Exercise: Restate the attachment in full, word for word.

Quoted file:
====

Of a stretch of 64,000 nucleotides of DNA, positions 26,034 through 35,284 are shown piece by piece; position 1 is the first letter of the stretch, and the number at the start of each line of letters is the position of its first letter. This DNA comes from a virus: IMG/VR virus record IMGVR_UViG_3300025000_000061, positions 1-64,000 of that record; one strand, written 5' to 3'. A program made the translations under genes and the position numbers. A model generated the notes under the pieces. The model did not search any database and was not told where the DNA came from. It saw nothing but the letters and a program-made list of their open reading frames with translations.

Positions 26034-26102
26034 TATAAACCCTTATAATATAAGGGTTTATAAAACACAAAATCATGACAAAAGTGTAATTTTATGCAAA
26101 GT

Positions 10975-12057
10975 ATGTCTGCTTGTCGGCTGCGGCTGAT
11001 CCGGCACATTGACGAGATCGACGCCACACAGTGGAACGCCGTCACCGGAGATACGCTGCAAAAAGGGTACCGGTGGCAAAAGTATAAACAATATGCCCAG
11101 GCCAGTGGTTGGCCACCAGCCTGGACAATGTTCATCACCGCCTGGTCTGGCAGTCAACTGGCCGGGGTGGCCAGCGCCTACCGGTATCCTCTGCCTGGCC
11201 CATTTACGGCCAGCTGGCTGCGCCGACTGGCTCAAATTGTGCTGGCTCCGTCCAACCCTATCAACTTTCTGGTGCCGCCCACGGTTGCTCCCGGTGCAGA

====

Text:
Of a stretch of 64,000 nucleotides of DNA, positions 26,034 through 35,284 are shown piece by piece; position 1 is the first letter of the stretch, and the number at the start of each line of letters is the position of its first letter. This DNA comes from a virus: IMG/VR virus record IMGVR_UViG_3300025000_000061, positions 1-64,000 of that record; one strand, written 5' to 3'. A program made the translations under genes and the position numbers. A model generated the notes under the pieces. The model did not search any database and was not told where the DNA came from. It saw nothing but the letters and a program-made list of their open reading frames with translations.

Positions 26034-26102
26034 TATAAACCCTTATAATATAAGGGTTTATAAAACACAAAATCATGACAAAAGTGTAATTTTATGCAAA
26101 GT

Positions 10975-12057
10975 ATGTCTGCTTGTCGGCTGCGGCTGAT
11001 CCGGCACATTGACGAGATCGACGCCACACAGTGGAACGCCGTCACCGGAGATACGCTGCAAAAAGGGTACCGGTGGCAAAAGTATAAACAATATGCCCAG
11101 GCCAGTGGTTGGCCACCAGCCTGGACAATGTTCATCACCGCCTGGTCTGGCAGTCAACTGGCCGGGGTGGCCAGCGCCTACCGGTATCCTCTGCCTGGCC
11201 CATTTACGGCCAGCTGGCTGCGCCGACTGGCTCAAATTGTGCTGGCTCCGTCCAACCCTATCAACTTTCTGGTGCCGCCCACGGTTGCTCCCGGTGCAGA